What to do if your ex ignores the divorce papers
When a marriage hits the buffers, ideally both husband and wife will agree to get divorced.
However, many divorces are contested by one party which makes the whole process more difficult and leads to protracted negotiations.
What can make things even more tricky is if one spouse refuses to engage at all and ignores the divorce papers. So what can be done in this scenario?
What are my options if my ex does not acknowledge the divorce papers?
One of the first major steps in getting a divorce is for one divorcing party to complete a matrimonial order (formerly called a divorce petition) which essentially comprises the divorce application to the court.
Once the application has been submitted and approved, the court will send a copy to the other spouse along with an ‘acknowledgment of service’ form.
They must respond to this form within 8 days – either agreeing with the divorce or contesting it (or objecting to any costs).
Once this has been done, the divorce can proceed to the next stage which is the application for decree nisi.
But sometimes the other party fails to respond to the acknowledgment of service form.
This may be due to an oversight or change of address – so as a first step it is worth contacting them informally to ask if they have received it OK.
However, occasionally there will be a stark refusal to engage in the divorce process, possibly as part of a strategy to contest the divorce.
In this latter scenario, there are certain steps that may need to be taken, which we will consider below.
1) Personal service
If your spouse has not responded to the acknowledgment of service form within 14 days – and you reasonably believe they are still living at the relevant address – it is possible to arrange for a court bailiff or process server to deliver the divorce papers to them personally.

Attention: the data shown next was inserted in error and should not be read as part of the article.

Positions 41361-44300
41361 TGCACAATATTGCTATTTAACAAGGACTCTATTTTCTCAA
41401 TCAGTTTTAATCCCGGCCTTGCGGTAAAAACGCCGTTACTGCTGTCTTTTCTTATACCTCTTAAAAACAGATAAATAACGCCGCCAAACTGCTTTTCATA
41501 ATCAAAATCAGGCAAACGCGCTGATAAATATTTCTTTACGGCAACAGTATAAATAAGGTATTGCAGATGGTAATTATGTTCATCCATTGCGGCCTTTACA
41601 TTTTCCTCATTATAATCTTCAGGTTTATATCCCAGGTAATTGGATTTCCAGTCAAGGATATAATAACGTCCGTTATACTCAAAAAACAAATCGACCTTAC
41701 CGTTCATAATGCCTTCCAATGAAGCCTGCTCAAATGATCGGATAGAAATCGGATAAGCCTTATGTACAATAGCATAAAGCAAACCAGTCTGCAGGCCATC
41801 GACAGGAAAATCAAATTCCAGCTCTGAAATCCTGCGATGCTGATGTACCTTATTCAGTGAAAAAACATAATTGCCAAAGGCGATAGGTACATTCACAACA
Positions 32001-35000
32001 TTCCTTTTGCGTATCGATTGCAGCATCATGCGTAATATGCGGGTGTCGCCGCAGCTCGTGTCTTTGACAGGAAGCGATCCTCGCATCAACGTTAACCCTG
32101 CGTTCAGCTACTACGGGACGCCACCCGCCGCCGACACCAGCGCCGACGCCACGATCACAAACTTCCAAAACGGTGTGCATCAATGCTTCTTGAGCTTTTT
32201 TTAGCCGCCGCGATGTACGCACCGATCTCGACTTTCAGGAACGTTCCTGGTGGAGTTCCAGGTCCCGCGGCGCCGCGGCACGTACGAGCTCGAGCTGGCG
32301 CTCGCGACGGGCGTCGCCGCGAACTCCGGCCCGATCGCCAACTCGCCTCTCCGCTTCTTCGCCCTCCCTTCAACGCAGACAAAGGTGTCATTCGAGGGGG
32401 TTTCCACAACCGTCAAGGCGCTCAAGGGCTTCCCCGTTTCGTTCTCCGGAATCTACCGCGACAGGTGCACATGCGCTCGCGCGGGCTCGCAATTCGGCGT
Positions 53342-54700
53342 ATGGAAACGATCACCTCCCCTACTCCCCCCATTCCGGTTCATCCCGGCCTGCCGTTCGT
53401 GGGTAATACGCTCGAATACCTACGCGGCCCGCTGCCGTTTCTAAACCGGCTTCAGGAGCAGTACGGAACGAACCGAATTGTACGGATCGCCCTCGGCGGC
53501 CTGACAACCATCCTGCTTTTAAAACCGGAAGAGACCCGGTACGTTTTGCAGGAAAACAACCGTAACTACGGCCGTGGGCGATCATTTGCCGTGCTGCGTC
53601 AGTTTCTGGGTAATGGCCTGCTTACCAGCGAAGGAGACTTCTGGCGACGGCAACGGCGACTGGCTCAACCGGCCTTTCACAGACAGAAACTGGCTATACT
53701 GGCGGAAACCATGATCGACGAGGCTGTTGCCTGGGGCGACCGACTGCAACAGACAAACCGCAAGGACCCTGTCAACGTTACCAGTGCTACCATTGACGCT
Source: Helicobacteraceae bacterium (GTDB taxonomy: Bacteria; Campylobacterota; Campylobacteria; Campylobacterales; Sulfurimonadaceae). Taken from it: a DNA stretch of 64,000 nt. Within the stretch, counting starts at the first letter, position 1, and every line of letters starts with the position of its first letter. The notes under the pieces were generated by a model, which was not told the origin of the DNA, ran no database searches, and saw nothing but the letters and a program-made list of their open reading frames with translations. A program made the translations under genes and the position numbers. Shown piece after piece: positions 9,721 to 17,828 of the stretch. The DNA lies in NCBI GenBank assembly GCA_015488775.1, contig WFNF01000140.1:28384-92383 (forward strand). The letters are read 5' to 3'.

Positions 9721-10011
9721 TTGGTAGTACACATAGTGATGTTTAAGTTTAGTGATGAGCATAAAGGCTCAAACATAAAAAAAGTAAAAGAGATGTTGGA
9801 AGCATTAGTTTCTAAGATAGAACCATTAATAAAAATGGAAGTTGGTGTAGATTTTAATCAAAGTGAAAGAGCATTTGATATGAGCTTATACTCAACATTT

This is known as ‘personal service’ and will normally incur a fee, along with some administration (although this can be arranged via a solicitor).
Once this has been completed, the bailiff or server will file a certificate of service with the court to confirm that they have achieved service successfully – it is then possible to apply for the decree nisi without the need for the acknowledgment of service form to be returned.
2) Deemed service
If there is evidence that your spouse received the divorce papers in the post, an application can be made to the court to rule that the papers were correctly served; this is known as ‘deemed service’.
Evidence may consist of an email or text message – pretty much anything which confirms that your spouse received the papers.
Once service is deemed to have taken place, the divorce can proceed to the stage of decree nisi without any need for the acknowledgment of service form to be returned.
3) Dispense with service
If none of the above methods work, and your spouse cannot be reached (eg they have left the country) it may be possible to ask the court to dispense with the requirement for service altogether.
However, this is generally only granted by the court in exceptional circumstances, and it is necessary to prove that reasonable efforts have been made to ascertain the contact details of your spouse (eg talking to friends and family, contacting them via email and other means etc).
Are you unable to locate your spouse to serve the divorce paper? Or maybe you believe they will contest to the divorce?
Check out our Missing Spouse Divorce Service, costing just £349. Saving you thousands compared with your local high street solicitor. This service is for people who are unable to locate their spouse or where they believe their spouse won’t consent to the divorce proceedings.